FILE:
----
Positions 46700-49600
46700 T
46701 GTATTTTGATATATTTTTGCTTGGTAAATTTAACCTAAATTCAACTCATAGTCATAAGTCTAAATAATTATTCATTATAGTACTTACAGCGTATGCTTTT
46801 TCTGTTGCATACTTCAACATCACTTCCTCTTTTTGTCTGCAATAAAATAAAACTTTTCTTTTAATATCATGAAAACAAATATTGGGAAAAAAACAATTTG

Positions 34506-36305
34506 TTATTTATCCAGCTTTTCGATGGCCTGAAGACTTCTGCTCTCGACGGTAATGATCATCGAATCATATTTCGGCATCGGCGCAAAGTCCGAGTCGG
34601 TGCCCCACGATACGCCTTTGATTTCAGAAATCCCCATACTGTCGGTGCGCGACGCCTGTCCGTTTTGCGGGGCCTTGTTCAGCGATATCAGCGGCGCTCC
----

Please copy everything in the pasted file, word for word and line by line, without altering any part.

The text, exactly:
Positions 46700-49600
46700 T
46701 GTATTTTGATATATTTTTGCTTGGTAAATTTAACCTAAATTCAACTCATAGTCATAAGTCTAAATAATTATTCATTATAGTACTTACAGCGTATGCTTTT
46801 TCTGTTGCATACTTCAACATCACTTCCTCTTTTTGTCTGCAATAAAATAAAACTTTTCTTTTAATATCATGAAAACAAATATTGGGAAAAAAACAATTTG

Positions 34506-36305
34506 TTATTTATCCAGCTTTTCGATGGCCTGAAGACTTCTGCTCTCGACGGTAATGATCATCGAATCATATTTCGGCATCGGCGCAAAGTCCGAGTCGG
34601 TGCCCCACGATACGCCTTTGATTTCAGAAATCCCCATACTGTCGGTGCGCGACGCCTGTCCGTTTTGCGGGGCCTTGTTCAGCGATATCAGCGGCGCTCC